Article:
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Pakistan slams religious freedom restriction in Kashmir

Pakistan has condemned the Indian government’s curtailment of religious freedom of Muslims in Indian-administered Kashmir.

In a statement on Monday, Pakistan’s Foreign Ministry accused that India has curtailed religious freedom of millions of Kashmiri Muslims on an important festival of Eid al-Adha.

“Pakistan condemns India’s continuing brutal lockdown in Occupied Jammu & Kashmir and the resultant curtailment of religious freedom of millions of Kashmiris on the important festival of Eid al-Adha,” Mohammad Faisal, spokesman for the Foreign Ministry, said.

Restrictions and curtailment of this fundamental religious freedom of millions of Kashmiri Muslims constitute a serious violation of applicable international human rights law, to which India is a party, he added.

Muslims in Pakistan and Kashmir celebrated Eid al-Adha on Monday.

Pakistan accused India that the Kashmir Valley has turned into a massive military prison by New Delhi, and they prevented Kashmiri people from offering the traditional prayers at Srinagar’s historical Jama Masjid.

“The complete blockade of communications (landline and cellular telephones) and internet services for over a week also deprived the Kashmiris from contacting their families and loved ones on this festive occasion,” Faisal complained.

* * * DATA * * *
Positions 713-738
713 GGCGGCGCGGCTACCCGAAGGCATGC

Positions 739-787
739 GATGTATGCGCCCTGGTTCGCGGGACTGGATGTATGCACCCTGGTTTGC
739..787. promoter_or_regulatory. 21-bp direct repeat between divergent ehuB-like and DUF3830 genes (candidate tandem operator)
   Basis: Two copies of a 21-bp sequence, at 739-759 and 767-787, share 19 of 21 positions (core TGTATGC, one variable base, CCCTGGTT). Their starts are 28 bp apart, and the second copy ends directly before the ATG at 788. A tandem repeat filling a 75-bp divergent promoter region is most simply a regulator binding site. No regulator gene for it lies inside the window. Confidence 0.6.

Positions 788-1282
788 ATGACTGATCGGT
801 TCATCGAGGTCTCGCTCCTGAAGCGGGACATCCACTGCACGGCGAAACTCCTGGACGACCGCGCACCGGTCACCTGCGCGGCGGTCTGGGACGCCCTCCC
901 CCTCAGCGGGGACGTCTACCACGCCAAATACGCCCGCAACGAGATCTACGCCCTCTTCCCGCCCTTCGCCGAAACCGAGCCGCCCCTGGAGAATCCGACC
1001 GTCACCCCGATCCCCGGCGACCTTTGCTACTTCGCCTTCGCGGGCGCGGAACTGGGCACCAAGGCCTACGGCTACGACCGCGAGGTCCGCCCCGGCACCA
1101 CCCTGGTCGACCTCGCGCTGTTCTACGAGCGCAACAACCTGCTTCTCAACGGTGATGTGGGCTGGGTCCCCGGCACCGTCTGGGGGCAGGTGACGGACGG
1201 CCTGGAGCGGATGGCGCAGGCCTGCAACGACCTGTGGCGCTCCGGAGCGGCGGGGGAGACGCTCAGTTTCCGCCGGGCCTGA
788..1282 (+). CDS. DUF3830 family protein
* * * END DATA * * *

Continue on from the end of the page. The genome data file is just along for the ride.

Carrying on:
These measures amount to “collective punishment” on an industrial scale and violate all principles and precepts of human rights and humanitarian law, he added.

Pakistan urged the international community, including the United Nations human rights machinery and other relevant bodies, to hold India to account for these deliberate crimes against religion, violations of international law and lack of respect for human decency.

However, the Indian authorities said that Eid prayers were held peacefully in all parts of Jammu & Kashmir and police were facilitated the movement of people.

Tensions between Islamabad and New Delhi, the two longtime rivals, have further escalated following India’s move to revoke the special status of Jammu and Kashmir — which allowed Kashmiri citizens to enact their own laws and prevented outsiders to settle and own land in the territory.

Kashmiri leaders and citizens fear this step is an attempt by the Indian government to change demography of the Muslim-majority state, where some groups have been fighting against Indian rule for independence, or for unification with neighboring Pakistan.

The Himalayan region is held by India and Pakistan in parts and claimed by both in full.

Since they were partitioned in 1947, the two countries have fought three wars — in 1948, 1965 and 1971 — two of them over Kashmir.

According to several human rights organizations, thousands of people have reportedly been killed in the conflict in the region since 1989.

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